The biggest drops were registered in areas like the manufacture of coke oven products and in the refinement of petroleum (-11.2%), Metallurgy ( -6.5%) and Food and beverage products industry (-1.1%). In contrast prices for electricity and gas continued to rise (4.4%). Consumer goods droppped by –0.4% on the month (a 0.1% rise for durable consumer goods and – 0.5% for non-durable consumer goods), while capital goods cost still rose (0.1%), while intermediate goods (-1.5%) and energy (-2.9%) both fell. If we look at the producer price index itself, we will see that (just as is the case with the consumer price index) the peak was hit in June and we are now coming down. It seems pretty clear to me at least the likelihood of Spain entering a price deflation dynamic in 2009 is now strong.
Mortgage Lending Drops An Annual 31.5%
According to the latest data from the INE, the number of new mortgages issued in Spain in September (100,868) was 31.5% down on September 2007. The value of new mortgages was down by 35.4%.
The average value of new mortgages was also down - by 5.7%.
Obviously September was a pretty key month in the evolution of the Spanish crisis, and construction activity itself was also down by an annual 24.1%.
The Repsol Saga Continues
The capacity of the Spanish means of communication to treat even the most important life and death issues for the Spanish economy as if they were just another "Dallas Style" soap opera, never ceases to amaze me. As I explain in this post at some considerable length, when you are effectively facing national bankruptcy you just can't afford to be that choosy about who you get into bed with. The basic facts of the case are that to get out from under the debt they have associated with their Repsol stake Sacyr need to receive something like the quantity they initially paid, and with shares at near half of that value it isn't too clear who apart from Lukoil (and maybe not even Lukoil now) would be prepared to pay anything like that prices. So I think people would do better to lock their emotions in the wardrobe and take a long cold look at the real alternatives facing Spain's government, corporates and banks, because basically none of them look especially attractive at this point.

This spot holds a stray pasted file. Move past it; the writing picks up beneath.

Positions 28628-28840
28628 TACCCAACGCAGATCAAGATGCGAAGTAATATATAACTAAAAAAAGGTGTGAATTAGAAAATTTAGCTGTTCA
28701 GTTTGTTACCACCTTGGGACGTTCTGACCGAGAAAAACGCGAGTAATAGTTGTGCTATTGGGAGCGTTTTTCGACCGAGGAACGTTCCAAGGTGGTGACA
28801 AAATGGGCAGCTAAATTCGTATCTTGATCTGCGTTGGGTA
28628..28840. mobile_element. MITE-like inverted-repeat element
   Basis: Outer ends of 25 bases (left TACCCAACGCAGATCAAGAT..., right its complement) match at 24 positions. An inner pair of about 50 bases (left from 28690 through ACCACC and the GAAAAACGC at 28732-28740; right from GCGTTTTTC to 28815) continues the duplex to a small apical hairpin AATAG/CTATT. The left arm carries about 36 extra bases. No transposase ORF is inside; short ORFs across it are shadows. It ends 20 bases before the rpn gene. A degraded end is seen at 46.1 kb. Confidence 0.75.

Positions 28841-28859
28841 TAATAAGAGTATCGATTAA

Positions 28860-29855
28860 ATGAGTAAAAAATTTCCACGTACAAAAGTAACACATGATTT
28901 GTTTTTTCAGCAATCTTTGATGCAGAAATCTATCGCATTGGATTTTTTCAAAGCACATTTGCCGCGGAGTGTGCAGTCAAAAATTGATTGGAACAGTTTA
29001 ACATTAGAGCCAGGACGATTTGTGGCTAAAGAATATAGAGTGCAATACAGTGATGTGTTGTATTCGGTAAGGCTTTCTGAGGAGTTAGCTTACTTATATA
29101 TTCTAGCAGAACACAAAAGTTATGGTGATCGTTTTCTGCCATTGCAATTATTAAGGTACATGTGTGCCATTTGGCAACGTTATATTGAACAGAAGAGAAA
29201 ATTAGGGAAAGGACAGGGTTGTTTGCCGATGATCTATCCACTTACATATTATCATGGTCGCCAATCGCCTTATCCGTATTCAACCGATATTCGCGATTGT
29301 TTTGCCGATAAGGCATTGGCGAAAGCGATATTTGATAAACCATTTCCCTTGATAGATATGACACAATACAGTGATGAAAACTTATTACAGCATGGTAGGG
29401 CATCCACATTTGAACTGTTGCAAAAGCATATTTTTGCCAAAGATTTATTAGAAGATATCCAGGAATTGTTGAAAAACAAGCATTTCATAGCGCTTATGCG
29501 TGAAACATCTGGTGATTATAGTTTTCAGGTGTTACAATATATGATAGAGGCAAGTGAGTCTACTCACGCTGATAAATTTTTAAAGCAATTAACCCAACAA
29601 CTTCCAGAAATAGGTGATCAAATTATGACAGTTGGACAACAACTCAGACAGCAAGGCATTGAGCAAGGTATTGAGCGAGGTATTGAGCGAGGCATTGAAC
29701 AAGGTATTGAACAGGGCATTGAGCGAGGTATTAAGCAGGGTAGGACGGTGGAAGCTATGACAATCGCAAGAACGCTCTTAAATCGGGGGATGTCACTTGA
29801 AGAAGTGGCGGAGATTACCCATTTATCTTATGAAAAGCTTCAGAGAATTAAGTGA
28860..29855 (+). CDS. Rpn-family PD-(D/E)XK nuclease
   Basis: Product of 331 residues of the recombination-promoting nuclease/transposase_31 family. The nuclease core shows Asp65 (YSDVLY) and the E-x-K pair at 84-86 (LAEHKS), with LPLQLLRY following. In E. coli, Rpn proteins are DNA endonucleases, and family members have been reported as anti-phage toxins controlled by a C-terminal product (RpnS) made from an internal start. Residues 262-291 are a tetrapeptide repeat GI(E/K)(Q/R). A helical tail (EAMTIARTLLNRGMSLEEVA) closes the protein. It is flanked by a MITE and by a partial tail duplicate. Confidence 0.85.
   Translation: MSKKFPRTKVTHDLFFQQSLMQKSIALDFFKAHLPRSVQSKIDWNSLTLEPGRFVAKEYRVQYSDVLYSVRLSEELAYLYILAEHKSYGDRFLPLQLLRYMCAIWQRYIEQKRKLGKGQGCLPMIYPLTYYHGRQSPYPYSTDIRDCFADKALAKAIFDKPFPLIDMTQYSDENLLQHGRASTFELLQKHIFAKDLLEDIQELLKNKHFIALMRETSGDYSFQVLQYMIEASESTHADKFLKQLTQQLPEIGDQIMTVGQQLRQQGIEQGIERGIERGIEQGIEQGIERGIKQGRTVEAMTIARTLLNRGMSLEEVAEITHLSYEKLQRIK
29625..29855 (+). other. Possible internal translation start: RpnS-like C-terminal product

Nonetheless the saga continues (some papers seem to have been even trying to involve the King in the affair - un poco de picante nunca va mal) and Prime Minister Jose Luis Rodriguez Zapatero told Parliament yesterday that while he didn't intent to block the sale the Sacyr stake to OAO Lukoil, “the government will defend the Spanish nature of Repsol,” Zapatero said today. This would seem to mean to me that they would be willing to offer the Sacyr part, but that La Caixa may not sell, thus avoiding Lukoil being able to gain a 30% share and make a bid for the whole company, but in this case it isn't clear how they are going to sustain Lukoil's interest, and thus the show goes on. They better move pretty rapidly though, since the stricter terms on the Sacyr loan come into force at the end of December.
The stake in Repsol, the supplier of 42 percent of Spain’s oil, is up for sale because Sacyr Vallehermoso SA, the Spanish builder whose debt is six times its market value, must repay more than 2 billion euros in loans by 2010 as the nation’s housing slump deepens. Lukoil, which owns oil-producing assets in Siberia, is adding refining capacity in the Mediterranean to process its crude.
Metrovacesa in Talks With HSBC